We took the top level of one of these computational architectures, and we added horizontal connections between all possible units in that network. Those units were trained using what we call a Hopfield attractor network, meaning that these computational units have symmetric weights. And those weights were dictated purely by the fully visible objects.
So we're never training our system with a partially visible images. And that's the network that we refer to as RMNH. And we see that that already gave us a small but quite significant boost in performance without any free parameters.
There are zero free parameters. There are zero knobs here. We're not tweaking, training, learning anything here.
Just by adding horizontal connections in a single layer of AlexNet, we can get better performance. And then if we play the games that many people like to play with training networks, that's the version that we called RMNH5 where we allow ourselves to train the network with those occluded images, of course always using cross validation. And in that case, we can match human performance just by adding this recurrent connectivity in the network. OK, let me-- are there any questions about this? Yes.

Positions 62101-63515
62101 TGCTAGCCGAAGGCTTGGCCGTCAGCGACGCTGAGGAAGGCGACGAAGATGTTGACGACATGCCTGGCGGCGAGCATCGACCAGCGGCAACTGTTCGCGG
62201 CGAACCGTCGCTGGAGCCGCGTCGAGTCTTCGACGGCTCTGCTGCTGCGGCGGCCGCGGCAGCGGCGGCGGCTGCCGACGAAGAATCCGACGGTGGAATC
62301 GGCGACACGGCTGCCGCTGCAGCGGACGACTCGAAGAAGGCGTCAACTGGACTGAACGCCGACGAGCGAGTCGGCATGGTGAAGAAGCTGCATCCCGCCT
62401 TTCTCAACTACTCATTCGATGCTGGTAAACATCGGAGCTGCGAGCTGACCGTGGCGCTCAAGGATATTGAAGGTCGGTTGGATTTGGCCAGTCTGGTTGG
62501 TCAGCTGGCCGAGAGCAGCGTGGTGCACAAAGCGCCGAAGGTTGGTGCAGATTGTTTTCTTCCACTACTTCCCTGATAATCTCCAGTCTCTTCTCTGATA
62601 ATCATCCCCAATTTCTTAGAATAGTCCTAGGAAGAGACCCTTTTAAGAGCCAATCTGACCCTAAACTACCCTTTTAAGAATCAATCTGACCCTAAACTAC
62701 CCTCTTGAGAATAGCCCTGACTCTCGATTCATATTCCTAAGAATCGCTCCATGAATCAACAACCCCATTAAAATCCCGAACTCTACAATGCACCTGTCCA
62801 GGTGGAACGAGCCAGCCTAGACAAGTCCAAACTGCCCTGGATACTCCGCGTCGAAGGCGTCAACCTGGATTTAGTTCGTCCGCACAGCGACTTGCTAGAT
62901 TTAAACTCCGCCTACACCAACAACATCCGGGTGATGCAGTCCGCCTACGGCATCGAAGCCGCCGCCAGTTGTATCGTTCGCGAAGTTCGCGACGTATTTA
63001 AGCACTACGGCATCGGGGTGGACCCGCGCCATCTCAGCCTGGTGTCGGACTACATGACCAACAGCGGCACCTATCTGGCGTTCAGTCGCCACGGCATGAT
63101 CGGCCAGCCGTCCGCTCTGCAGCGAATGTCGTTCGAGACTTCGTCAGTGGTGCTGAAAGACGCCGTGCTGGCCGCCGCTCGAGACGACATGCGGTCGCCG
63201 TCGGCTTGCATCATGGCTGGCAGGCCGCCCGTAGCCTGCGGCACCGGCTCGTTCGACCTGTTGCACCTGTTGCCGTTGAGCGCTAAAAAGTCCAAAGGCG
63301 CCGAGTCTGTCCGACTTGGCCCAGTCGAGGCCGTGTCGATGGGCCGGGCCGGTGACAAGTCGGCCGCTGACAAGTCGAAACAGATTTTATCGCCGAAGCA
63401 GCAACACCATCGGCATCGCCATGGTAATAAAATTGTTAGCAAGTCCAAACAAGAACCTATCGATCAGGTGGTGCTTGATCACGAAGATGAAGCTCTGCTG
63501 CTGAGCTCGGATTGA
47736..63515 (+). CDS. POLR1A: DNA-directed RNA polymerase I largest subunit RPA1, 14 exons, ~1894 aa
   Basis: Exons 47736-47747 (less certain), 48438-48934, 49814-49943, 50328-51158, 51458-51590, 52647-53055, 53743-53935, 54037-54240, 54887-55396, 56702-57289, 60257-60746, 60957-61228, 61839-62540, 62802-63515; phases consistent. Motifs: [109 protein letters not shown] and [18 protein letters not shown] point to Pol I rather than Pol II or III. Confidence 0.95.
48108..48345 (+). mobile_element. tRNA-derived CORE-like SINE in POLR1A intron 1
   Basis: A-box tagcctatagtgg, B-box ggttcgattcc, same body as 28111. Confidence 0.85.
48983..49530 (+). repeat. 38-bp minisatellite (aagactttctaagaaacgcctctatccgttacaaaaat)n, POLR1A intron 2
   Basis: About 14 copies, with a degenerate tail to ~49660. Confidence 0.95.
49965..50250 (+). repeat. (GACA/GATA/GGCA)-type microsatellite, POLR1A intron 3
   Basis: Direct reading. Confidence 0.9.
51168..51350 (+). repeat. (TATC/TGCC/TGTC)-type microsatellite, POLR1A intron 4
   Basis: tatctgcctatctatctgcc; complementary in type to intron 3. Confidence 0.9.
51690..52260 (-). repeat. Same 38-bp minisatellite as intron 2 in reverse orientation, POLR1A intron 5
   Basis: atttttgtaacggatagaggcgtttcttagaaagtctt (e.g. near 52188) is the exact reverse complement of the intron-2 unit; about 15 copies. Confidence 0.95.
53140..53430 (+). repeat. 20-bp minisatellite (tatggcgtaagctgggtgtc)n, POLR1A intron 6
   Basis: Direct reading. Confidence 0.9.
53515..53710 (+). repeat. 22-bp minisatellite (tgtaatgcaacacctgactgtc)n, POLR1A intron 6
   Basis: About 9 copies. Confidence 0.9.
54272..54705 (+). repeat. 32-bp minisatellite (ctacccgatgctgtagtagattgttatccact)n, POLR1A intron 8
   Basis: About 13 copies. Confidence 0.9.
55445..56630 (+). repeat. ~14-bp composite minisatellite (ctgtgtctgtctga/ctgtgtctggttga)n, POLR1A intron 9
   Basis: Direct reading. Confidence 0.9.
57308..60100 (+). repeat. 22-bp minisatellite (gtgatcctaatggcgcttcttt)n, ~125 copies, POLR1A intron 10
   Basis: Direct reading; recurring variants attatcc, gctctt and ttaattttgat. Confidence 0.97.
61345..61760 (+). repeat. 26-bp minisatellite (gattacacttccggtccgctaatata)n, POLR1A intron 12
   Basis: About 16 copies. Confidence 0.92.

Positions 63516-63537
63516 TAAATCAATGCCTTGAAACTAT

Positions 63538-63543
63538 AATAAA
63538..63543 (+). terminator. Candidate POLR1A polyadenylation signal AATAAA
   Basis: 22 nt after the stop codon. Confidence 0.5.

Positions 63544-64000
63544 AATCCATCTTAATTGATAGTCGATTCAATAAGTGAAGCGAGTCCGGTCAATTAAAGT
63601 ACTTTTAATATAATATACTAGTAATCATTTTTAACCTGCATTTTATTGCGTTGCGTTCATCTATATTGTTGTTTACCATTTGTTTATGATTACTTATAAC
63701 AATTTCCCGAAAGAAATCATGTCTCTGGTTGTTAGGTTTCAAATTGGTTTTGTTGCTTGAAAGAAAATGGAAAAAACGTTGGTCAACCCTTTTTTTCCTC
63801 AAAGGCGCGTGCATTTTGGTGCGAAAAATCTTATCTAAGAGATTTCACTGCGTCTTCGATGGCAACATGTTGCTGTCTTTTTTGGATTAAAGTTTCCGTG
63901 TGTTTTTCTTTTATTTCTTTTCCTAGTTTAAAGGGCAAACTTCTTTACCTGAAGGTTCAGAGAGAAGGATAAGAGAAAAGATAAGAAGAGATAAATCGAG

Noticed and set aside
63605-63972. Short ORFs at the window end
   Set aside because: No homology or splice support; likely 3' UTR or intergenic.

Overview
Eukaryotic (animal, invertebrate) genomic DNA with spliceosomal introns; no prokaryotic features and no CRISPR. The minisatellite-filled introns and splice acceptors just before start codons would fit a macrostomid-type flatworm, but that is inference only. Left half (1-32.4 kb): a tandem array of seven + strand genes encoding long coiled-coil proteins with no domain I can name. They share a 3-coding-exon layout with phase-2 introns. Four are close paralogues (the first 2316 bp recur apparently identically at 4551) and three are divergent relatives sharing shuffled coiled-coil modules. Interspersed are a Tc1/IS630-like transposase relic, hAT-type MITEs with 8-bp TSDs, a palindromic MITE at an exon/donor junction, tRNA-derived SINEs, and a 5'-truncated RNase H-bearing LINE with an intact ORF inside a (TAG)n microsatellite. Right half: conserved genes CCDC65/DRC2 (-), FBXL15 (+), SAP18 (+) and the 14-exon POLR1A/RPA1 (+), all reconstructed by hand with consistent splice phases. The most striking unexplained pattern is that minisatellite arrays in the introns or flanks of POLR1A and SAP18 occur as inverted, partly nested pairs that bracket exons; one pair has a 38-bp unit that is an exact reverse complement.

AUDIENCE: What layer did you select from that? And is there any kind of-- what kind of motivated to choose the network?
GABRIEL KRIEMAN: So everything that's shown here is with the FC7 layer if that tells you anything. OK, so AlexNet has eight layers. FC stands for Fully Connected and the seven stands for layer seven.
The next layer, which is called FC8, is the classification layer. So that's trained on ImageNet, for example, to categorize 1,000 things. So there are 1,000 units in FC8.
One is the honeycomb unit. Another one is the chair unit and so on. So this is just one layer before that.
We actually used-- if you look at the figures and supplements, we looked at many different layers and many different options, many different architectures as well. I'm just showing you one example of that in here. There's variation between layers, between different architectures.